Bill Moos says better football facilities key to WSU's Pac-12 future
Bill Moos has been athletic director at Washington State for less than a year, but that hasn't stopped him from dreaming big. In fact, he has...
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PULLMAN — Bill Moos has been athletic director at Washington State for less than a year, but that hasn't stopped him from dreaming big.
In fact, he has a vision of a Pullman utopia.
"In a perfect world, we would expand the stadium, renovate it and build the football facility all at the same time," Moos said Tuesday in his office just a long pass from Martin Stadium, the Cougars' football home.
Yet Moos, who has been an athletic director off-and-on for 18 years, also is a realist.
"That could be cost prohibitive," Moos said. "We're still exploring that."
Still, he's a realist with a plan, even if that plan is different from the one he inherited when he took over in February.
"We need to address facilities on our campus that are going to attract top talent," Moos said. "It's been my experience that is the formula that works best to build a solid program."
That's why Moos and the WSU athletic department have shifted gears and are moving forward with a football-only facility as a companion to the ongoing Martin Stadium Phase III development.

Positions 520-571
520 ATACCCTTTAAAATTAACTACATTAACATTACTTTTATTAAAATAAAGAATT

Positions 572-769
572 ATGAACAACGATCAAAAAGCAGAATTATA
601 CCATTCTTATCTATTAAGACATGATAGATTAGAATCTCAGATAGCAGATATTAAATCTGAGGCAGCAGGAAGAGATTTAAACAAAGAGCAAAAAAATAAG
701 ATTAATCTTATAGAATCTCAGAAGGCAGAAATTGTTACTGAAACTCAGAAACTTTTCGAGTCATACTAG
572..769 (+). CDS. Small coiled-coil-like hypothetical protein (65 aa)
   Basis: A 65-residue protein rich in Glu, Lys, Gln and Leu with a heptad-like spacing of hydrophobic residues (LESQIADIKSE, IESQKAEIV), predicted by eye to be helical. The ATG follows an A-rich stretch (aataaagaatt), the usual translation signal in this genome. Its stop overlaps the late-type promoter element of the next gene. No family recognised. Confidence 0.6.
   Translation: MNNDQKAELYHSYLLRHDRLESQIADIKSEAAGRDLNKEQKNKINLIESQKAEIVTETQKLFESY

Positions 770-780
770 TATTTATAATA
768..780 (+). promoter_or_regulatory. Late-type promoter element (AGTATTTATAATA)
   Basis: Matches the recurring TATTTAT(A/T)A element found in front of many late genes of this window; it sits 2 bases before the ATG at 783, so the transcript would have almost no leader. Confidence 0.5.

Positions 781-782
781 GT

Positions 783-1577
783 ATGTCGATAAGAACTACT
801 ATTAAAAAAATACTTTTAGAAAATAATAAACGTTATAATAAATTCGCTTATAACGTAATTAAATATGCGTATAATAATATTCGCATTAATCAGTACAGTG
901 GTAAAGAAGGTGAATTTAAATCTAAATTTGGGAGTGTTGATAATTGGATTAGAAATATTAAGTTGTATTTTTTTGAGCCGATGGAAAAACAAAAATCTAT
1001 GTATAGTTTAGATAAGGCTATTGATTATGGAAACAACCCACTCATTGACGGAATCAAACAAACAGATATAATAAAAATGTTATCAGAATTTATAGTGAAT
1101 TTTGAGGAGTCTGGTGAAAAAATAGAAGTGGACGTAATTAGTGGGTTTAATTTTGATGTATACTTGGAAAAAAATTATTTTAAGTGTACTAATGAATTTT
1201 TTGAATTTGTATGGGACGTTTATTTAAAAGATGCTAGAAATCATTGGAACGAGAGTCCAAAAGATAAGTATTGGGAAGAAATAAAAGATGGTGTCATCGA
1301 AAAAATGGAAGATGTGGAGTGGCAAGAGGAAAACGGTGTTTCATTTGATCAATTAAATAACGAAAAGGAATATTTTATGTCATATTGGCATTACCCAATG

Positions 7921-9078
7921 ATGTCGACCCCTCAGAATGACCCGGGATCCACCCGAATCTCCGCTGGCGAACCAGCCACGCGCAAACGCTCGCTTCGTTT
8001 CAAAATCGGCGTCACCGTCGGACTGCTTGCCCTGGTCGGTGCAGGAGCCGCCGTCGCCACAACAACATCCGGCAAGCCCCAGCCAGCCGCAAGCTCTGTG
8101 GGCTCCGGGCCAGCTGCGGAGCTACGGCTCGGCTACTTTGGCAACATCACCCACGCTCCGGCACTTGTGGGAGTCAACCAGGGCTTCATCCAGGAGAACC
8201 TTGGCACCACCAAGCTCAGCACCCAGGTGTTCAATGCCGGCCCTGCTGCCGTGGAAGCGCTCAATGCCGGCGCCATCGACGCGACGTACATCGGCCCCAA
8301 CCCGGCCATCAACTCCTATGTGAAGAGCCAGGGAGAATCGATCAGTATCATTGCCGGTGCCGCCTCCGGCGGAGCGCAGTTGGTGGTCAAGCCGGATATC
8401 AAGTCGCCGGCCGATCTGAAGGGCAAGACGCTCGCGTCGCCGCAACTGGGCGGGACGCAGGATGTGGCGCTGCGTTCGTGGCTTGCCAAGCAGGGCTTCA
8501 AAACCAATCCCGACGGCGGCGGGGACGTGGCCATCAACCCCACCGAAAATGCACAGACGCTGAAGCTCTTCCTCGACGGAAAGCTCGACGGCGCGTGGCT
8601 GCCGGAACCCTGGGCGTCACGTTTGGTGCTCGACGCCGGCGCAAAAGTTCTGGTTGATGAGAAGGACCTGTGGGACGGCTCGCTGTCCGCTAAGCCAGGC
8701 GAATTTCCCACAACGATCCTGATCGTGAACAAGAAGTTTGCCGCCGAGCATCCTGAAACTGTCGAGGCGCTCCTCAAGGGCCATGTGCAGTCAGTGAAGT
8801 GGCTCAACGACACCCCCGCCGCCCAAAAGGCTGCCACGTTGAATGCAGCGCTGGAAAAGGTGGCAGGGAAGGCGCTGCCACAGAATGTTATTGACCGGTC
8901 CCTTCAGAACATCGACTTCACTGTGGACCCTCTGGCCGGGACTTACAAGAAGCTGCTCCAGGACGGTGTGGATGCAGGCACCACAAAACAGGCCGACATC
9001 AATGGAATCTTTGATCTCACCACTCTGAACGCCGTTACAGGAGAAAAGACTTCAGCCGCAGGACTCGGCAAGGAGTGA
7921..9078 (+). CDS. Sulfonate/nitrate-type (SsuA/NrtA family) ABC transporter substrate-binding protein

The idea melds the previously announced Phase III expansion — luxury boxes, covered and uncovered upgraded seating — with a more comprehensive, football-only facility in the 100,000-square-foot range that would include a new locker room, weight room, equipment storage, meeting areas and a training room.
"In this go-round, ideally, I would love to see the football building, the Phase III in one regard or another, adding suites, loge seats and not necessarily taking our capacity maybe more than 40,000," Moos said.
But perfection costs money, and the proposed football facility could be anywhere from the $30 million to $40 million range. The final cost of such a facility is undetermined, mainly due to a large variance depending on where it is located.
Moos sees progress
When it comes to the state of the football program, Moos is surprised it's not generating more comment.
"I'm not tired of hearing about it," Moos said, "because I'm not hearing enough about it. When I have a radio call-in show and there's one (call) about the state of our football program and nine about how we police the RV lot on game day, I'm starting to feel a little bit of apathy."
When asked about coach Paul Wulff's status in a recent interview, Moos peppers his response with terms like "most encouraged," "solid foundation" and "building for the future."
Most important, Moos said, "I see progress in the program."
"They had a lot of damage control to take care of," he added. "Not to throw stones at anyone, but there was a pretty big hole to dig out of and now we can be in a building mode."
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